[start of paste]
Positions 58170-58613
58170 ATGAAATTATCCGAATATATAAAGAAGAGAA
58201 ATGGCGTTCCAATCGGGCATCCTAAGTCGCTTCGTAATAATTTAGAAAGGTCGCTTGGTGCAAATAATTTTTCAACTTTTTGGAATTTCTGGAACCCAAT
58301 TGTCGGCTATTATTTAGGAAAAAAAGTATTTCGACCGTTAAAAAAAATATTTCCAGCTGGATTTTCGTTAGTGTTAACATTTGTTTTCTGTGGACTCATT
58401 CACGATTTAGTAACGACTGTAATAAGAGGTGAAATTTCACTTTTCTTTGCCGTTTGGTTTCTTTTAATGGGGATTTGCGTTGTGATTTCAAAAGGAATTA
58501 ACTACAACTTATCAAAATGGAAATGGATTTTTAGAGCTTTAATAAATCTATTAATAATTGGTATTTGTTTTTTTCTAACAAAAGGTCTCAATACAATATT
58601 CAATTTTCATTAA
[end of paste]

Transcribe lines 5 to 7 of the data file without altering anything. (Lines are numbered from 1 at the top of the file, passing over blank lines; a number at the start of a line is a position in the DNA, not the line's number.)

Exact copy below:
58401 CACGATTTAGTAACGACTGTAATAAGAGGTGAAATTTCACTTTTCTTTGCCGTTTGGTTTCTTTTAATGGGGATTTGCGTTGTGATTTCAAAAGGAATTA
58501 ACTACAACTTATCAAAATGGAAATGGATTTTTAGAGCTTTAATAAATCTATTAATAATTGGTATTTGTTTTTTTCTAACAAAAGGTCTCAATACAATATT
58601 CAATTTTCATTAA